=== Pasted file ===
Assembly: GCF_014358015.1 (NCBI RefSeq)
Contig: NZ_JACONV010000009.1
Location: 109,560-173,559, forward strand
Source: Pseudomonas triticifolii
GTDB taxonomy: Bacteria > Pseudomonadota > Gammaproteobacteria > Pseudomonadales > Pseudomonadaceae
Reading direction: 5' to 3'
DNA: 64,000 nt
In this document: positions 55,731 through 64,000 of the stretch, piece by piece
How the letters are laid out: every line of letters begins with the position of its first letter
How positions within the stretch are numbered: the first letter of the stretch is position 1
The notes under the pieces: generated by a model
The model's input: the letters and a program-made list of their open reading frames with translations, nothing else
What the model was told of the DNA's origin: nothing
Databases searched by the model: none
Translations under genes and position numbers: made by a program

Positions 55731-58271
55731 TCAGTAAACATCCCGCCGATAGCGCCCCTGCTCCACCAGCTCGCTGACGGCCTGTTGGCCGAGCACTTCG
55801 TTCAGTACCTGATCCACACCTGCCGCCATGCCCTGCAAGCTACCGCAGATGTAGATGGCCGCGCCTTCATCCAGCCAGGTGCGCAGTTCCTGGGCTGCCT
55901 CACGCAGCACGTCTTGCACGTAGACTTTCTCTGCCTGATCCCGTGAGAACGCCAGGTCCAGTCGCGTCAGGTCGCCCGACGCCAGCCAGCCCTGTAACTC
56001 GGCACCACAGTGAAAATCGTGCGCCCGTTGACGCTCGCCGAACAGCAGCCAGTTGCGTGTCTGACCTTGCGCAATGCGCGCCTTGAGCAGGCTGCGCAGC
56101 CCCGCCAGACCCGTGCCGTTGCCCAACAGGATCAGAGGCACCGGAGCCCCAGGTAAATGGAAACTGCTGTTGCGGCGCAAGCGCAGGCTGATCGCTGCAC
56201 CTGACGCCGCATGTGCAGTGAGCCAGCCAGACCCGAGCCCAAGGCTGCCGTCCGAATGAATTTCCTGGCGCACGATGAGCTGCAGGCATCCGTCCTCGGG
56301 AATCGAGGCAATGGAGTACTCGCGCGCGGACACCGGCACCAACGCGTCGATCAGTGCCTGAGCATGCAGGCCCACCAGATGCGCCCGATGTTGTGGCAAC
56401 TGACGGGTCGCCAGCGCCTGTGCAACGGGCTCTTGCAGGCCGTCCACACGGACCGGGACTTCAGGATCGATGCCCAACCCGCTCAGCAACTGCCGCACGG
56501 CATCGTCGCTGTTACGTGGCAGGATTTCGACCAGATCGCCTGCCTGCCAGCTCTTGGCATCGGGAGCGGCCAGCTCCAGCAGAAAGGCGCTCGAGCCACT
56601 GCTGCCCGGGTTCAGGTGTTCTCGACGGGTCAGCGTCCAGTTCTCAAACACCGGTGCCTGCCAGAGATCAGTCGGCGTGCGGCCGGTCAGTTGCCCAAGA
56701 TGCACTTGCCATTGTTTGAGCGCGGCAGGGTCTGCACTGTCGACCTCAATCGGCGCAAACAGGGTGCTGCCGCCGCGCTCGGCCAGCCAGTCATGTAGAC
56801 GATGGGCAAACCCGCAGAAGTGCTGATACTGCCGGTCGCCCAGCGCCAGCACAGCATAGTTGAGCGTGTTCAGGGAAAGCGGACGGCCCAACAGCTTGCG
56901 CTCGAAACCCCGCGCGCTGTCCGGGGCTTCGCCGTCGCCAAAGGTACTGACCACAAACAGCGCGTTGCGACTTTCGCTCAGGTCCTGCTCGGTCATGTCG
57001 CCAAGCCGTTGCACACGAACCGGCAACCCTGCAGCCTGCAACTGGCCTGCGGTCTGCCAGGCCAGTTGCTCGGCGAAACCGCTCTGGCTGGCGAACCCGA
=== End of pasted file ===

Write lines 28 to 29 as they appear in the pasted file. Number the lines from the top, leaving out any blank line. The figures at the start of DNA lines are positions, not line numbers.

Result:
56801 GATGGGCAAACCCGCAGAAGTGCTGATACTGCCGGTCGCCCAGCGCCAGCACAGCATAGTTGAGCGTGTTCAGGGAAAGCGGACGGCCCAACAGCTTGCG
56901 CTCGAAACCCCGCGCGCTGTCCGGGGCTTCGCCGTCGCCAAAGGTACTGACCACAAACAGCGCGTTGCGACTTTCGCTCAGGTCCTGCTCGGTCATGTCG